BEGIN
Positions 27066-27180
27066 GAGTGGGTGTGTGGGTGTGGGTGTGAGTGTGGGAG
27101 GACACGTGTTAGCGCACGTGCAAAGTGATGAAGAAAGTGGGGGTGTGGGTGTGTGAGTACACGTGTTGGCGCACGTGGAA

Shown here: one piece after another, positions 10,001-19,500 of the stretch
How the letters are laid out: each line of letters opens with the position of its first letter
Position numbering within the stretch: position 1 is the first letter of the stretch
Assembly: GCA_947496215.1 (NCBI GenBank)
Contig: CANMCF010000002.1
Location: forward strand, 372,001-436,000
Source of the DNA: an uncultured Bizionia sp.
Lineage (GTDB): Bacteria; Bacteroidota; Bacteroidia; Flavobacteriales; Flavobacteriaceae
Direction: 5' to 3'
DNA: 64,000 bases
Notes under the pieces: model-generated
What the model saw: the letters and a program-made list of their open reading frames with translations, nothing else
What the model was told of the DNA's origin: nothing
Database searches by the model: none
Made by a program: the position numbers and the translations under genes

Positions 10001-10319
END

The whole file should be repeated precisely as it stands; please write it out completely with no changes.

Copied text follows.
Positions 27066-27180
27066 GAGTGGGTGTGTGGGTGTGGGTGTGAGTGTGGGAG
27101 GACACGTGTTAGCGCACGTGCAAAGTGATGAAGAAAGTGGGGGTGTGGGTGTGTGAGTACACGTGTTGGCGCACGTGGAA

Shown here: one piece after another, positions 10,001-19,500 of the stretch
How the letters are laid out: each line of letters opens with the position of its first letter
Position numbering within the stretch: position 1 is the first letter of the stretch
Assembly: GCA_947496215.1 (NCBI GenBank)
Contig: CANMCF010000002.1
Location: forward strand, 372,001-436,000
Source of the DNA: an uncultured Bizionia sp.
Lineage (GTDB): Bacteria; Bacteroidota; Bacteroidia; Flavobacteriales; Flavobacteriaceae
Direction: 5' to 3'
DNA: 64,000 bases
Notes under the pieces: model-generated
What the model saw: the letters and a program-made list of their open reading frames with translations, nothing else
What the model was told of the DNA's origin: nothing
Database searches by the model: none
Made by a program: the position numbers and the translations under genes

Positions 10001-10319